The proposed £650 million tidal lagoon has taken another step forward with the announcement that formal consultation will begin on Thursday 4 July 2013 with a series of public exhibitions throughout Swansea and Neath Port Talbot.
With the £2million community share offer open until 15 July, Tidal Lagoon Swansea Bay Plc has published their statement of community consultation as required under section 47 (6) of the Planning Act 2008. Comments on the proposed development must be received by 5 August 2013 and will be considered as the planning application is prepared, before its submission in late 2013.
The company will apply to the Secretary of State for Energy and Climate Change (SoS), via the Planning Inspectorate (PINS), for a Development Consent Order (DCO) under the Planning Act 2008, as the project is classed as a nationally significant infrastructure project (NSIP). They will also apply to Welsh Ministers, via Natural Resources Wales Marine Licensing Team (MLT), for a marine licence under the Marine and Coastal Access Act 2009.
Tidal Lagoon Power Plc proposes to build the lagoon on the seabed south of and connecting to Swansea Docks (between the dredged channels of the Rivers Tawe and Neath) and on other land nearby in the City and County of Swansea and in Neath Port Talbot County Borough. Work could begin as soon as April 2015.
Head of Planning, Alex Herbert explains:
“The Project could provide up to 400GWh of reliable, low carbon electricity each year – enough for around 120,000 homes – making the Project a significant contributor to statutory, UK-wide, carbon reduction targets. As a multi-million pound investment, it will also create economic opportunities for local people and businesses during construction and operation. It would incorporate a new visitor attraction with educational/sporting facilities and free, public access around a new seawall. However, the lagoon may also affect people, communities and the environment through, for example: visual impact; restrictions to navigation in Swansea Bay; ecological, water quality, coastal processes and other environmental impacts; and increased traffic during construction and operation phases. Therefore, it is vital that local communities have opportunities to contribute to the planning process.”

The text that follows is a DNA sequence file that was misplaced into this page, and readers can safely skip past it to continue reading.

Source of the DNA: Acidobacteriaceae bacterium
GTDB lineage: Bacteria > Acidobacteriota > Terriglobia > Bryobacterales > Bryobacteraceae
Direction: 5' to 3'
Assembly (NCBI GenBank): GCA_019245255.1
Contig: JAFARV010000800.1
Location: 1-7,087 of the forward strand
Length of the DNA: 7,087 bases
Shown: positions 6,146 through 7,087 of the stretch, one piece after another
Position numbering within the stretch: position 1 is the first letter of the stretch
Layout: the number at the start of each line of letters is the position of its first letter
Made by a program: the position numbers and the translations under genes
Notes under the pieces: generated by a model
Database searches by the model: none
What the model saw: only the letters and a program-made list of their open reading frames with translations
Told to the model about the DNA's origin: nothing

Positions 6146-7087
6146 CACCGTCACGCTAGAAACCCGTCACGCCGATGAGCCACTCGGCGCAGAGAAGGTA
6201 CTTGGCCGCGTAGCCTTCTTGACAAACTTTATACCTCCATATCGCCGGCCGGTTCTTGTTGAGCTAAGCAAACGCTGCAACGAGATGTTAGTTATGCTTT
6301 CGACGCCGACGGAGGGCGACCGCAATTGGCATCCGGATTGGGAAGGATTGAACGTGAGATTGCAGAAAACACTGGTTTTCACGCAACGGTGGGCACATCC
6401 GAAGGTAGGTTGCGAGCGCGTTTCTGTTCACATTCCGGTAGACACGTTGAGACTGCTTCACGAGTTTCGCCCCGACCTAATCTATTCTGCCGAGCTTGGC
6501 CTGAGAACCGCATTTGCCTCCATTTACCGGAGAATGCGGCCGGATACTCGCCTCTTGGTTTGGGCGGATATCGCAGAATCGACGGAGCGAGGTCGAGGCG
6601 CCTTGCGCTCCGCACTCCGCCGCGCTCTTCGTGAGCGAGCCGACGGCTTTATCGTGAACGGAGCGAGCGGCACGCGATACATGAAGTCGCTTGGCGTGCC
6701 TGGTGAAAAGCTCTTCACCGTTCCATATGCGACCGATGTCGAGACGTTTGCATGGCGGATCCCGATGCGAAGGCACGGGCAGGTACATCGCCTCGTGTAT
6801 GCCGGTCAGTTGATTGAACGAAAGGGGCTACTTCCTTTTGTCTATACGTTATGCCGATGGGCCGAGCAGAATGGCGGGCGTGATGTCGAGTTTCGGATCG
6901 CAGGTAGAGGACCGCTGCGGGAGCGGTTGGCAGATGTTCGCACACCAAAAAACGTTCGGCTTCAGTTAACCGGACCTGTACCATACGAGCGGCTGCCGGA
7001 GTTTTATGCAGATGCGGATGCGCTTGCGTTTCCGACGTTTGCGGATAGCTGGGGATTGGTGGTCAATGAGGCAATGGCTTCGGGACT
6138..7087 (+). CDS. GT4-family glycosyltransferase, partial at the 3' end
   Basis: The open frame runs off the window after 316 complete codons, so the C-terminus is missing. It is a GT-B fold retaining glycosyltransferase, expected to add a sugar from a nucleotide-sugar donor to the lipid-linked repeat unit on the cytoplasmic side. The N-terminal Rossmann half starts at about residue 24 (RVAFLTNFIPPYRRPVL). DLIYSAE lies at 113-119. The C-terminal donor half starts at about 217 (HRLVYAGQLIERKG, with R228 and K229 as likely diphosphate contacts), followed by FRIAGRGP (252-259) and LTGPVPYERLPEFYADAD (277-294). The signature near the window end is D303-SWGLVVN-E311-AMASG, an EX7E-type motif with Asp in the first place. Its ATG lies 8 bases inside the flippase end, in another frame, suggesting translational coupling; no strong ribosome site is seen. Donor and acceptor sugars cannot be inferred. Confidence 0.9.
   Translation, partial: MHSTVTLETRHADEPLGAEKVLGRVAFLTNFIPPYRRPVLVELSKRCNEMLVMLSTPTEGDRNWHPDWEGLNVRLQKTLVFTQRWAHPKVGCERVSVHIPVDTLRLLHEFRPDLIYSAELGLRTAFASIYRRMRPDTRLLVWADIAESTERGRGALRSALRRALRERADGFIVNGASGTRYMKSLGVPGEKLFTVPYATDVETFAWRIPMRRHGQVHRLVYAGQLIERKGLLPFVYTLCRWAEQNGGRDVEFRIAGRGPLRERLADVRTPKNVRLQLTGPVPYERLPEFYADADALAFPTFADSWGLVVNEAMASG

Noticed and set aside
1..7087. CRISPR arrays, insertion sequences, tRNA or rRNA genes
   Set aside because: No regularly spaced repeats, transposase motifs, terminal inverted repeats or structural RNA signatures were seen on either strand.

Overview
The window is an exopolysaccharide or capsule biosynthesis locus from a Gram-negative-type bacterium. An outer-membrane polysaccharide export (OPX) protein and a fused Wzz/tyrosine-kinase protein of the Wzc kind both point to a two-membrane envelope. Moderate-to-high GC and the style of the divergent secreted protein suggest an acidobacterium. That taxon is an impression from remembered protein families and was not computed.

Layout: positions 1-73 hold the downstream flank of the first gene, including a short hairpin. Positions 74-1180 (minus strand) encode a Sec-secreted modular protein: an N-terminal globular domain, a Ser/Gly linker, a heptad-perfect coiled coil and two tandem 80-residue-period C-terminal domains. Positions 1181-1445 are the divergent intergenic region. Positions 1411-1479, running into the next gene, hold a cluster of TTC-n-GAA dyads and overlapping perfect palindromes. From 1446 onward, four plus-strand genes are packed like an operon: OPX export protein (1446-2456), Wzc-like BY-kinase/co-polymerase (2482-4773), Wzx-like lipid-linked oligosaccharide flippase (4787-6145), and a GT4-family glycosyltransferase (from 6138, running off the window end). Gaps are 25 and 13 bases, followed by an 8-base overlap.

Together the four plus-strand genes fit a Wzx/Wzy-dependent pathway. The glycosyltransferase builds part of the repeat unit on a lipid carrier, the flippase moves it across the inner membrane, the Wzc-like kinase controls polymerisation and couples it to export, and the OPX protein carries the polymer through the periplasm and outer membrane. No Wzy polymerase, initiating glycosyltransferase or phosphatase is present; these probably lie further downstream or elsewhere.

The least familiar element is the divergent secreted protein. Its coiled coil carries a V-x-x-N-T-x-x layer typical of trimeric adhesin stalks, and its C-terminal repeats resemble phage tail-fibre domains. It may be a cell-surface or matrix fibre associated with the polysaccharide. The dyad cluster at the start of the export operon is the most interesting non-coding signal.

Offshore development work will include dredging works; around 11km of new seawall connecting to shore at two points on or close to Swansea Docks and incorporating visitor/sporting facilities; concrete housings containing around 16 electricity-generating turbines; electrical connections; and other necessary facilities.
Onshore development includes construction works: site preparation and construction works including construction laydown areas and temporary facilities. Connection works: electricity transmission infrastructure to export the electricity generated to Baglan National Grid Substation via underground cables; road access from the A483 Fabian Way; road access from the A4217 to King’s Road. Shoreline works: gated access to the seawall with visitor facilities; plus onshore operation, control and maintenance facilities. Mitigation works: works to ensure that the Project properly fits its environment.
As part of the consultation exercise, Tidal Lagoon Swansea Bay Plc is publishing a Preliminary Environmental Information Report (PEIR) and Non-Technical Summary (NTS). This PEIR is available from 4 July 2013 and the company must consult on it before it can make its application for a DCO.
Alex Herbert adds:
“Because of its size and location, the project falls within the scope of the Environmental Impact Assessment Directive, meaning that an Environmental Impact Assessment (EIA) must be carried out. When the EIA process is complete and we submit our application for a DCO, an ‘Environmental Statement’ (ES) will be produced. The ES sets out an assessment of a project’s likely significant environmental effects, along with any proposed mitigation.”
“Swansea Bay’s tides are an outstanding and reliable source of natural energy. The Swansea Bay Tidal Lagoon project aims to harness this energy with the world’s first, purpose-built, tidal lagoon power plant. This will consist of a man-made seawall containing a series of turbines to capture energy from the motion of the tides and generate electricity.”
“The proposed tidal lagoon is an exciting prospect for the local area and beyond. Not only will it provide renewable energy, but also diverse economic, social and cultural benefits. It will create jobs, promote tourism and foster education, sport and art at a range of new facilities.”
“As part of preparing our application for development consent, we are now beginning formal consultation and hope that local people will contribute. We see this as a valuable opportunity to understand expectations and concerns, and for people to share local knowledge. Local people really can help us to ensure the project provides something positive for everyone in Swansea Bay.”